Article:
PHOTO ESSAY: A ONE-DAY TREK IN THE LAOS COUNTRYSIDE
Hi. My name is Daniel. And these are some photos that I took when I went on a one-day trek through the Laos countryside with a company called Tiger Trails. I was joined by three lovely chaps: Stefan from Germany, our local guide Ken and Shariq from England.
It was an eight-hour day walking through green covered hills, into semi-remote villages and then back to our starting place via a boat on the Nom Ou River. And everyone loves a boat!
The story begins in the sleepy little town of Nong Khiaw. Each morning the town awakes to a blanket of low-laying cloud, but then by noon, the hot tropical sun burns the mist away.
If I didn’t know any better, I might have assumed that the river flows of coffee sweetened with condensed milk. But I can assure you it’s just plain ol’ water with a bit of red dirt from the hills.
We walked beside many fields of rice. If you look closely, from the outline of the fields, you can see a man with a big nose looking towards the house.
Or maybe that’s just what I see.
This was our friendly guide, Ken. He was born and raised in Nong Khiaw, so I trusted him to not get us lost or to wrestle a tiger should it decide to attack us. I was impressed by his fashion sensibilities - he wore a black G-Star jacket, even when the sun was over head. From him I learned that just because it might be hot doesn’t mean I shouldn’t be stylish.
Ken also spent the entire eight-hour hike in flip-flops. Here he is hovering above a stream. His feet don’t actually touch the rocks. The Laos people are known for their ability to levitate.
We reached our first village (Naluang) around 11 AM. There was a school building project happening. The adobe bricks were made of mud and straw. Oh yes, and love. If you ever build a school, make sure you use a lot of love or else you never know WHAT could happen.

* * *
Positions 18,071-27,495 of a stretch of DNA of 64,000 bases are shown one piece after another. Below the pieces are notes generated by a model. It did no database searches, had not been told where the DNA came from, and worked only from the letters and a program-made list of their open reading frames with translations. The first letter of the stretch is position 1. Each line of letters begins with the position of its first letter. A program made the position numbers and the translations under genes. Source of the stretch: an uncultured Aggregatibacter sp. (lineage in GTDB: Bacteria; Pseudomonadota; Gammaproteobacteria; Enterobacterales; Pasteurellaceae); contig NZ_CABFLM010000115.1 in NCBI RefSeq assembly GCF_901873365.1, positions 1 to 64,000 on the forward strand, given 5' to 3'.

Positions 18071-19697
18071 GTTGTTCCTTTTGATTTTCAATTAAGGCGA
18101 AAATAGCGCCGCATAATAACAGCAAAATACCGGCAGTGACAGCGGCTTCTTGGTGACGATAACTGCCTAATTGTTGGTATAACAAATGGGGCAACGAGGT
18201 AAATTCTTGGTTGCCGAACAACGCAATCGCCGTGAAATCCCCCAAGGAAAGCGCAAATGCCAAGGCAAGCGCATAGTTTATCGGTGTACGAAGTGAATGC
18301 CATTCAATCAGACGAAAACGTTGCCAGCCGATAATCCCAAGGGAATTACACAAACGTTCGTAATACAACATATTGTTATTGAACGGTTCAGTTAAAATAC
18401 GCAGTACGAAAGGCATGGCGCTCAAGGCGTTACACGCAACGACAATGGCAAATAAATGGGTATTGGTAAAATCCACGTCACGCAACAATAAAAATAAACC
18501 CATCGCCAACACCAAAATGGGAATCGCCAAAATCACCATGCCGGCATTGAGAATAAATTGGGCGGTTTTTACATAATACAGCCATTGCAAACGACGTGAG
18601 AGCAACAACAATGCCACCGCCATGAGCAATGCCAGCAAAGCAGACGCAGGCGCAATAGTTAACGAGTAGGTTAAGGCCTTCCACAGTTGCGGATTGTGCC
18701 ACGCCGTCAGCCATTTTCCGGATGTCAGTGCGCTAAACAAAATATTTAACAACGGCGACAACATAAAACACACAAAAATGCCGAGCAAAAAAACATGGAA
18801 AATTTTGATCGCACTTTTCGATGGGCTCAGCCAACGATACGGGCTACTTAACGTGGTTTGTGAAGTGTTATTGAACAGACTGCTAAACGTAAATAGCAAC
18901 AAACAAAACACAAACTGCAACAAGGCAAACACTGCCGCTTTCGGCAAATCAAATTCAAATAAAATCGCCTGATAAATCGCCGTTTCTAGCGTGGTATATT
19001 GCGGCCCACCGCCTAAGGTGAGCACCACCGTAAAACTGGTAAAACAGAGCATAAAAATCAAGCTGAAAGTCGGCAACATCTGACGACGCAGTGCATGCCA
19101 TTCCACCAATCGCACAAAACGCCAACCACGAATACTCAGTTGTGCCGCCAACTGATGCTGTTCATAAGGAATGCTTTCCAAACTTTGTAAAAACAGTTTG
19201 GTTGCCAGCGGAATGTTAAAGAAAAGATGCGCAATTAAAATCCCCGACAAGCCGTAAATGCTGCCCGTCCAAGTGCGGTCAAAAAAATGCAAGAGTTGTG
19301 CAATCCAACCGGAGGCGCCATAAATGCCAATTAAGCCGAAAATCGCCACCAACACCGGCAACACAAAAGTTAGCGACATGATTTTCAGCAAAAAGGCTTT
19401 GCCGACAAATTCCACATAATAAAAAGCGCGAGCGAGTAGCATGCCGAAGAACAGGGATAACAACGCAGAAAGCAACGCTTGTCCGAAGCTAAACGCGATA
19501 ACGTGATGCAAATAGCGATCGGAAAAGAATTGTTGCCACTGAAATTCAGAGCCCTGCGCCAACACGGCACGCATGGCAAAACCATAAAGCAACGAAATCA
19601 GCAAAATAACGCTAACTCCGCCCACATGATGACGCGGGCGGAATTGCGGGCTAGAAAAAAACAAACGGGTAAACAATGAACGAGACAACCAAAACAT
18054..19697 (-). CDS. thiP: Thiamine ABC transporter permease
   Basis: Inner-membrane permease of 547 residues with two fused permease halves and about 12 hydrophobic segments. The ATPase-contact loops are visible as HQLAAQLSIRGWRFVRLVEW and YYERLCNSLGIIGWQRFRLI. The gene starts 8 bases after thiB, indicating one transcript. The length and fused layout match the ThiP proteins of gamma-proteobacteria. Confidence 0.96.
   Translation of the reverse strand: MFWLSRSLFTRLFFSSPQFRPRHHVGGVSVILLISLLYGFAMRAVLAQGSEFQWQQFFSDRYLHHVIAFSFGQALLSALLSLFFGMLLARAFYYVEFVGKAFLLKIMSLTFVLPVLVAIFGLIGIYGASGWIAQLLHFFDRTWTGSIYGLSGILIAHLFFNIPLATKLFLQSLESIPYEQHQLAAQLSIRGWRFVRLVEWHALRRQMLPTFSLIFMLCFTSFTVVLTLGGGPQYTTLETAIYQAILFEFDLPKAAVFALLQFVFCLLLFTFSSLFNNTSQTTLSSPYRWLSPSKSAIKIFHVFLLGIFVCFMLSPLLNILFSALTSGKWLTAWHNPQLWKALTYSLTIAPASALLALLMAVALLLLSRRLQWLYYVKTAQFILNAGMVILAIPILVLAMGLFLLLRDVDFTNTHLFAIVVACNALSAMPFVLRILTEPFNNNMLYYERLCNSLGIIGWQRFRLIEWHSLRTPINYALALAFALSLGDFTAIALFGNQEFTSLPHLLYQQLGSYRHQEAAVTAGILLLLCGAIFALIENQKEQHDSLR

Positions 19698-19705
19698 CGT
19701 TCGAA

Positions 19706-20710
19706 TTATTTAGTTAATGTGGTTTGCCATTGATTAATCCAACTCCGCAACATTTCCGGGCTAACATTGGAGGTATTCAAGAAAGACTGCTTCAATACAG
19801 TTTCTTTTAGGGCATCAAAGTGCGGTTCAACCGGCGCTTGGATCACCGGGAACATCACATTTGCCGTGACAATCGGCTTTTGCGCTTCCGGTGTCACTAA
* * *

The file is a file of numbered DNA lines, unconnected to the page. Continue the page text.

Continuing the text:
The buildings of Naluang had the typical Laos architectural structure, built on posts with bamboo, walls of woven leaves and wooden shingles. I wanted to poke my head into them all. But that would be rude. So I didn’t.
Just when I thought maybe we had reached our awesome quota for the day, Stephan whipped out his lion named Heini and posed with the Red Hot Chili Peppers! These two German wildchilds have traveled overland from Moscow into Southeast Asia. How nice it is to travel with a good friend! You can see his Germanish blog here…
And for the sake of honesty, I have to clarify that these red hot chili peppers are NOT actually the Californian rockband that you have grown to love. They’re the type we use for cooking! But I think the people of Laos might prefer this variety of peppers. Although I have no contemporary statistics to support this theory. Sorry.
Onwards we marched!
At one point we came across some ants munching the head of a dead snake.
I’m hungry, too, just looking at it! Thankfully we were close to our lunch destination!
We arrived to the village of Ban Pha Yong at approximately thirteen hundred hours. (That’s 1 PM, right?)
I was pleased to see my host organization for Laos, Big Brother Mouse, had being doing literacy and book-appreciation work in the village.
Books are good shit.
We were all quite ready for lunch! It consisted of potato cakes with onion and cilantro, an herb/veggie omelet, a pumpkin-peanut mash and, of course, an ample serving of black sticky rice.
I ate with my hands because I like to keep it real.
We met the village chief and I played peek-a-boo with the little kids.
But they looked at me like I was a man with his head on fire.
And since I have a red beard I found their reactions to be quite appropriate.
After lunch, the journey recommenced. We walked out of Ban Pha Yong like a gang of cowboys strutting out of a wild west town. But instead of tumbleweed rolling in the wind, a couple of pigs waddled by.
(NB: I would have preferred to us a more culturally appropriate analogy, but I’m still learning about Laos stuff!)
Finally the hiking portion of the day came to a conclusion and we tumbled into a rickety old blue boat and sailed off into the sunset.
But wait! I’m not actually finished the story yet!
On the boat we had a wonderful vantage point to view the landscape of Laos. We saw many things, such as naked children jumping into a creek and naked water-buffalo sunning themselves on the sandy banks.
I kinda wanted to get naked and jump in. But that would have been weird. So I didn’t.
And finally – and this is the real ending – after a delightful day, we arrived back to the bridge at Nong Khiaw where I stood that very morning and took the photo of the village in the mist. Life is full of circuitousness.
I like to end with the image of a bridge because it is rich in symbolism. What does a bridge represent? What does it mean to be upon a bridge or to cross over a bridge? What is this bridge actually connecting?
What is this photo essay actually connecting? Is this photo essay a bridge? Am I a bridge?
Maybe I am.